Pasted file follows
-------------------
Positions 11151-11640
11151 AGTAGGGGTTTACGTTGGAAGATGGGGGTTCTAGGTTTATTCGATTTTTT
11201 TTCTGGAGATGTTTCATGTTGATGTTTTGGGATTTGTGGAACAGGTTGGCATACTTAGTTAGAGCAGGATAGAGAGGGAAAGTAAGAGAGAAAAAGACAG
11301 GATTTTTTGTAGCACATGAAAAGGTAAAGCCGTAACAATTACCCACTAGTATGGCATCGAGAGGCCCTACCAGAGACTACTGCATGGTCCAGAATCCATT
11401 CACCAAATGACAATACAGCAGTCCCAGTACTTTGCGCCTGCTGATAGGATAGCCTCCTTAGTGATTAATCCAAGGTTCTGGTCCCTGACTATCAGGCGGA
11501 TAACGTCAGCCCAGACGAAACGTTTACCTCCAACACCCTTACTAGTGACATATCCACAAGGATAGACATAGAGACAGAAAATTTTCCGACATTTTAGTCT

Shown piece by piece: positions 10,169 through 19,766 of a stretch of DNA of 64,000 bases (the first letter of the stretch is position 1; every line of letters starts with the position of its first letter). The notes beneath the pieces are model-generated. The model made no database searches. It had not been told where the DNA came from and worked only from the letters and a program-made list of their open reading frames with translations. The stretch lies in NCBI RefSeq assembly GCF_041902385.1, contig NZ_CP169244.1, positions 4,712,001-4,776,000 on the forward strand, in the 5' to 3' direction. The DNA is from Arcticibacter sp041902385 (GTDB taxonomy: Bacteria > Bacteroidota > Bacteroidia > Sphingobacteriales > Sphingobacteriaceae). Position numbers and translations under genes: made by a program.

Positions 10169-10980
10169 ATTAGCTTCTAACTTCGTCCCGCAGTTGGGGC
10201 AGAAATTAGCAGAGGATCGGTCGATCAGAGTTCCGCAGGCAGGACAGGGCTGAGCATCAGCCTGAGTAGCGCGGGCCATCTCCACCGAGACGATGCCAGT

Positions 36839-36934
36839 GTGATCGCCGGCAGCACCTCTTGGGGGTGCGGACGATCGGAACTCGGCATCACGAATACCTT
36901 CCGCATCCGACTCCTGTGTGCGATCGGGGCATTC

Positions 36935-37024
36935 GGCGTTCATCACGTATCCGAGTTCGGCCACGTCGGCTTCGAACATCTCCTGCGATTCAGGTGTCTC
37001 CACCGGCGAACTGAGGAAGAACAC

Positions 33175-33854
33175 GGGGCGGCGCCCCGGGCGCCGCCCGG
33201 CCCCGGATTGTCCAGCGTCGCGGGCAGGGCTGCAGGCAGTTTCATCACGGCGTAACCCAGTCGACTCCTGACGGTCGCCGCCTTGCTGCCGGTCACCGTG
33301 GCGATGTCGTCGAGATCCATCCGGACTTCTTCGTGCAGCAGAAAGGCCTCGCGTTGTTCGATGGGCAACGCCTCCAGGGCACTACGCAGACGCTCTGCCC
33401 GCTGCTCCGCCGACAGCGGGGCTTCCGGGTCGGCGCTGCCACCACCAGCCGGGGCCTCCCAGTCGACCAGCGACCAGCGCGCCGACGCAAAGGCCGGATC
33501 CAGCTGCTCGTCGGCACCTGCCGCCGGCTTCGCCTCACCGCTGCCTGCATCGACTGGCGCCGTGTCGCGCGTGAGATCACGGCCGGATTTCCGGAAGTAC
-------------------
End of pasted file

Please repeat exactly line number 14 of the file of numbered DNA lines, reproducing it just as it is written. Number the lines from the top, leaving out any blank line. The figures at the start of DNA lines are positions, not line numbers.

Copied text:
Positions 36935-37024